There's little pressure on the Canadians, because they weren't supposed to last this long. There's far more at stake in the other semi-final, because the host Americans are ranked No.1, while the Germans have scored an amazing total of 20 goals in four games.

Once again, the Canadians to watch will be goalkeeper Taryn Swiatek of Calgary, who has risen from third-string to starter, roaming central defender Charmaine Hooper of Ottawa and swift-striking Sinclair.

“We have many players on the right side of the ball right now,” said Canadian coach Even Pellerud, the 50-year-old Norwegian under contract with Soccer Canada through 2008. “It's not easy to score against a team with a deep defence.”

The Canadian women appreciate their accomplishments — consecutive wins over Argentina, Japan and China, the latter 1-0 in the quarter-finals on an early goal by Hooper.

The win over China drew 320,000 viewers on Rogers Sportsnet, making it the top-rated match of the tournament in Canada. Last Saturday's 3-1 win over Japan drew 292,000 to a tape-delayed broadcast.

The Canadian players hope to become symbols for young Canadians.

“It's great to have young girls grow up to have role models and Canadian examples,” midfielder Andrea Neal of Vancouver said. “Certainly a few years ago, Canadians wanted to be like [American] Mia Hamm, and that was kind of sad as a Canadian soccer player.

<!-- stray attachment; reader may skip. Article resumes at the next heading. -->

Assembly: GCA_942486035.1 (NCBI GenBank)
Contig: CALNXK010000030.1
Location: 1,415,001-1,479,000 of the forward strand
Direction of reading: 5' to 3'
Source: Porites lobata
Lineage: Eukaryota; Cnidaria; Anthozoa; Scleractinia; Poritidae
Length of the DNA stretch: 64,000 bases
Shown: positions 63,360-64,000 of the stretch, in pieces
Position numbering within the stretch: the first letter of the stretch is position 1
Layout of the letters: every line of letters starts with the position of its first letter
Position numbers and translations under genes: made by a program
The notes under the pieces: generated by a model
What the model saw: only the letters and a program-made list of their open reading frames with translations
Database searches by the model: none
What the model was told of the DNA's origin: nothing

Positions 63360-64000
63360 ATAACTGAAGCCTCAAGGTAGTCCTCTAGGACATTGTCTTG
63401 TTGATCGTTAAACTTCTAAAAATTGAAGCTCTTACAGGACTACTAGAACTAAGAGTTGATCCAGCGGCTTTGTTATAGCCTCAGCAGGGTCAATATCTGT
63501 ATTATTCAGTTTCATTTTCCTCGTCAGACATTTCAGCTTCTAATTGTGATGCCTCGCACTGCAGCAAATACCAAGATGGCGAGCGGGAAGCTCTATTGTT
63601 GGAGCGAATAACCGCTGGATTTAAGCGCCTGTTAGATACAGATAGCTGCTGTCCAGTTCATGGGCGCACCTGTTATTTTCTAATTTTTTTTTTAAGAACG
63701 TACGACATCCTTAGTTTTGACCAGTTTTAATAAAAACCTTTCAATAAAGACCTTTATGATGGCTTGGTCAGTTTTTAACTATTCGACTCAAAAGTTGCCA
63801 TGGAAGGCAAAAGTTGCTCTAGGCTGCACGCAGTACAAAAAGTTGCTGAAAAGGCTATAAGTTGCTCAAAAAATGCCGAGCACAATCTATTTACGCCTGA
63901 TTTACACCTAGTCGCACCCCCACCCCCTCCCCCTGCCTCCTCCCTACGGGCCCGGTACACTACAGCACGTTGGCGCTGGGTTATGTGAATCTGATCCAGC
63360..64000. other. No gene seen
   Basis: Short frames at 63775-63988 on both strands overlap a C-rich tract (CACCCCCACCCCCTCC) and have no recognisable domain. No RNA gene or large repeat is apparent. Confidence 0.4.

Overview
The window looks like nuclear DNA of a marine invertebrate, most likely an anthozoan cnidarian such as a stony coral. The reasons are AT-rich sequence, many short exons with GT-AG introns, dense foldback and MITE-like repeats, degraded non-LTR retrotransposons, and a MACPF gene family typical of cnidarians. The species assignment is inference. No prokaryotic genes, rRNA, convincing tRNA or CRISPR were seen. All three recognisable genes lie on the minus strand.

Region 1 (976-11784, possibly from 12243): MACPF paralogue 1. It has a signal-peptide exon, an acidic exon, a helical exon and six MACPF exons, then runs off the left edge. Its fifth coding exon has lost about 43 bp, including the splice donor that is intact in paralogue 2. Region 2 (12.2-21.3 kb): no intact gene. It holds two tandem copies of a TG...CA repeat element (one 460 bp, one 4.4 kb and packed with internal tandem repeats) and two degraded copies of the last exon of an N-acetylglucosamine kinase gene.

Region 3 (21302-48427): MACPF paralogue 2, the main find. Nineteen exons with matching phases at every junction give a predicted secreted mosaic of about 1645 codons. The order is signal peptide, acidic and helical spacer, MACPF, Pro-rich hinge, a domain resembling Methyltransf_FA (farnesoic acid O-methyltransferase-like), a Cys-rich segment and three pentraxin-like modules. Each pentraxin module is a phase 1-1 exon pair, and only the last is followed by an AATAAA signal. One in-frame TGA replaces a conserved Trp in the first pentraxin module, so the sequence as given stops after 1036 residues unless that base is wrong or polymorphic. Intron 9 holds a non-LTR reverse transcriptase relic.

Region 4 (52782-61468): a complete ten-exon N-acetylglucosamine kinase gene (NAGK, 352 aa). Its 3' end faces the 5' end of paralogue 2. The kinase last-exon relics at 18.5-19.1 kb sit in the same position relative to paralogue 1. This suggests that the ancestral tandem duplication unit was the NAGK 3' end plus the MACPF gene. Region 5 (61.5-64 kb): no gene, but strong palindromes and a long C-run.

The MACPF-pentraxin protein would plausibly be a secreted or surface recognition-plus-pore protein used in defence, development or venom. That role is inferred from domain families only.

“Now, Canadian soccer players want to be Brittany Timkos and Charmaine Hooper. [Hooper's] a great example of a soccer player by the way she leads.”

The Canadian team's depth will be tested again after losing another starter. Left fullback Isabelle Morneau of Greenfield Place, Que., suffered a leg injury against the Chinese. Silvana Burtini of Williams Lake, B.C., whose experience is mostly at forward, replaced Morneau.

“We've lost several defenders to injuries over the last couple of months, so I was asked to move to defence,” Hooper said. “The good thing is I can still go up front [on corner kicks] for a little offensive punch.

“We have 100-per-cent fighting spirit and we're going to go into that game with the same philosophy. We have to play just as good, or better, than the China game in order to beat Sweden. We have good speed and need to use it to advantage again.”

Asked which players Canada fears most on the Swedish team, Hooper showed the growing confidence of the Canadian women.

“We don't fear anybody,” she said. “I know that sounds a little bit cocky, but it's important to go into a game feeling confident and knowing what got us to this point in the tournament is our fighting determination and playing with reckless abandon.